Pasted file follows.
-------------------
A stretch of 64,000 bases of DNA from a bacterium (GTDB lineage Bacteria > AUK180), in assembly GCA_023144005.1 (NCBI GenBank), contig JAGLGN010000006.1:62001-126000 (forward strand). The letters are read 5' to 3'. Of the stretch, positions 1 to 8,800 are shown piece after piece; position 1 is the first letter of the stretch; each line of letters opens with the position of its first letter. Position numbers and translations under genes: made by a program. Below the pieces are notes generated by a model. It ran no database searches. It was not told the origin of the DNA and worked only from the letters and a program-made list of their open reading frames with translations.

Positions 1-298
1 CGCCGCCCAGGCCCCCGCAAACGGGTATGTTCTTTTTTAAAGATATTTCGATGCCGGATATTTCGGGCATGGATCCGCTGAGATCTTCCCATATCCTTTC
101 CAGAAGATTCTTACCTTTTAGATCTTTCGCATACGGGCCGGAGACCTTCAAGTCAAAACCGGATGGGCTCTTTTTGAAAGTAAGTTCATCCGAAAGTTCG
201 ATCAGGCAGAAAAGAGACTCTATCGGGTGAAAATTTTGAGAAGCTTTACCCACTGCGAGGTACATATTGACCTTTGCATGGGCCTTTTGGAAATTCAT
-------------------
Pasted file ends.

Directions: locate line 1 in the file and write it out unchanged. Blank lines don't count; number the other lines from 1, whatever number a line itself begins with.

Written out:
A stretch of 64,000 bases of DNA from a bacterium (GTDB lineage Bacteria > AUK180), in assembly GCA_023144005.1 (NCBI GenBank), contig JAGLGN010000006.1:62001-126000 (forward strand). The letters are read 5' to 3'. Of the stretch, positions 1 to 8,800 are shown piece after piece; position 1 is the first letter of the stretch; each line of letters opens with the position of its first letter. Position numbers and translations under genes: made by a program. Below the pieces are notes generated by a model. It ran no database searches. It was not told the origin of the DNA and worked only from the letters and a program-made list of their open reading frames with translations.